MANILA - The brother of a slain Abu Sayyaf leader may have triggered the twin bombs that killed 21 people and hurt at least 80 others at the Jolo Cathedral on Sunday, the military said Tuesday, citing surveillance footage from streets close to the site of the blast.
The CCTV clip showed Alias Kamah, brother of bandit leader Surakah Ingog, wearing a blue-green jacket as he tinkered with a cellphone that could have been used to detonate the bombs in Jolo Cathedral, said Col. Gerry Besana, spokesperson of the military's Western Mindanao Command.
Kamah, a known bomb maker, ran away from the church and out of the video's frame with several cohorts moments after the explosion, Besana said.
The group was also behind several kidnapping and extortion cases in Sulu, he said.
The first bomb went off during an early morning Mass, shattering pews and windows, and leaving bodies strewn inside the Jolo Cathedral. The second bomb exploded as security forces rushed to help the wounded.
The Islamic State on Monday claimed credit for the attack, saying two suicide bombers detonated a belt of explosives, according to US-based SITE Intelligence Group which monitors jihadist activities.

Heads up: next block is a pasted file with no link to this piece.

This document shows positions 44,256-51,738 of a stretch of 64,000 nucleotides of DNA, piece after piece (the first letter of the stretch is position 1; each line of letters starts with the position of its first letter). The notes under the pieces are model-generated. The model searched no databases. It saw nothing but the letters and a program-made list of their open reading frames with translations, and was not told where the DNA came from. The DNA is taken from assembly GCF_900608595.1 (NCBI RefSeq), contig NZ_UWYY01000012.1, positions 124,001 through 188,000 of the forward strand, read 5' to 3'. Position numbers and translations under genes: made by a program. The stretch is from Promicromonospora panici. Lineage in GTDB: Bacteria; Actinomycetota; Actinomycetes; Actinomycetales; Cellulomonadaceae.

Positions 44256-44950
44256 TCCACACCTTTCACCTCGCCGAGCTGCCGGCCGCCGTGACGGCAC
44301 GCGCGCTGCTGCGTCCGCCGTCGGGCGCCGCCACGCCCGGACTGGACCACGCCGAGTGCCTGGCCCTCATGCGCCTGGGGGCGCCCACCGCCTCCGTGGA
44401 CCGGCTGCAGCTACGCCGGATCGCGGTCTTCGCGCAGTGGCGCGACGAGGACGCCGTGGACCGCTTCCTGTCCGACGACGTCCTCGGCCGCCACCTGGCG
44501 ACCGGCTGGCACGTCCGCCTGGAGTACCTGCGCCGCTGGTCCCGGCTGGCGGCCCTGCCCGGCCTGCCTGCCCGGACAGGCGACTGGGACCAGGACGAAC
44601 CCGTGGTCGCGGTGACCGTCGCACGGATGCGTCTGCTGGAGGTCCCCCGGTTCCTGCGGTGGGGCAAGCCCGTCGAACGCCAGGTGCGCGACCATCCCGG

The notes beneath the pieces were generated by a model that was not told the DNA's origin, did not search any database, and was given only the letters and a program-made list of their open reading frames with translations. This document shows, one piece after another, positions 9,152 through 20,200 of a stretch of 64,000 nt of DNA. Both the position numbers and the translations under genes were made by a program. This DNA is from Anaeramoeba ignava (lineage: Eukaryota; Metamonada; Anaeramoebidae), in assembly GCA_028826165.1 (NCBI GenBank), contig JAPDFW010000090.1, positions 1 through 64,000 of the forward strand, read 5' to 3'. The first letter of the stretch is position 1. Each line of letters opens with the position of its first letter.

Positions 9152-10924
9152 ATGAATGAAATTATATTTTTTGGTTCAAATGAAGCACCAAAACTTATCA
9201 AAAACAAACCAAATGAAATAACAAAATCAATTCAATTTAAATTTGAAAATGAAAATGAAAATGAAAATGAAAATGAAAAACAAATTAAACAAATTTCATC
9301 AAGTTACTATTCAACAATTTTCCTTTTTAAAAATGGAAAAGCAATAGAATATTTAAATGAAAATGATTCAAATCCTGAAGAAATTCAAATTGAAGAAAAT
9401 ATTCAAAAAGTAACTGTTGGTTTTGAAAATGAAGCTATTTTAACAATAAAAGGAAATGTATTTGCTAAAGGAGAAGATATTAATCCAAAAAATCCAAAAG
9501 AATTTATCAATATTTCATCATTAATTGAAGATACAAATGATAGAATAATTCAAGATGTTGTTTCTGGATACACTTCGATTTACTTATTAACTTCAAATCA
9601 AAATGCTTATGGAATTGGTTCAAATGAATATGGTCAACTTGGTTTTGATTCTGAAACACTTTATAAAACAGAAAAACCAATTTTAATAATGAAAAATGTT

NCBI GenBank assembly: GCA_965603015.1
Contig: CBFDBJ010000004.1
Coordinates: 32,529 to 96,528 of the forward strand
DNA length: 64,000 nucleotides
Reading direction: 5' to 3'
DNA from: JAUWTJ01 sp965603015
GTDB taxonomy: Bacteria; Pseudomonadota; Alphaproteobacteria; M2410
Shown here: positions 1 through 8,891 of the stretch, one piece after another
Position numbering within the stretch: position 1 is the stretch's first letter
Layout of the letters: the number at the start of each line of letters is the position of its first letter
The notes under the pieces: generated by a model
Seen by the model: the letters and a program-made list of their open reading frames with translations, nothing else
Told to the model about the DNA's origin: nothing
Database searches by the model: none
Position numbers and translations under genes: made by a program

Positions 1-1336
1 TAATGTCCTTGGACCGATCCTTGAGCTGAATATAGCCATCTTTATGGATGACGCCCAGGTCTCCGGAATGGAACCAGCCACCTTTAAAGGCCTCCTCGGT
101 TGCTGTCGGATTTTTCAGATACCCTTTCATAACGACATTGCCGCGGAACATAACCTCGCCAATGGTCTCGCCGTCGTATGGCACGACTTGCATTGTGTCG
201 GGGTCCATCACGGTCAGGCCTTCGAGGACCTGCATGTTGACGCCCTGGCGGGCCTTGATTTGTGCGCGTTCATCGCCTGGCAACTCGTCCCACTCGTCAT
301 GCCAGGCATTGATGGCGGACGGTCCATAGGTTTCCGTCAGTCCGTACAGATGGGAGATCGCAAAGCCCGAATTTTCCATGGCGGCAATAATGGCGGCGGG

The military was not discounting this claim but said the Ajang-Ajang, a subgroup of the bandit Abu Sayyaf Group, was a prime suspect.
The Jolo bloodshed came a week after a majority of voters approved the creation of the Bangsamoro, a new region giving Muslims in the south more control over their own affairs.
Sulu, which includes the remote island of Jolo, voted against creating the new region, but the province will still be part of the Bangsamoro because voters from the current autonomous region were in favor of it.
On Tuesday, police said the twin blasts was a "clear act of terror" and had nothing to do with the plebiscite.
On Feb. 6, 39 villages in North Cotabato and Lanao del Norte will decide on whether or not to join the Bangsamoro region.
-- Report from Maan Macapagal, ABS-CBN News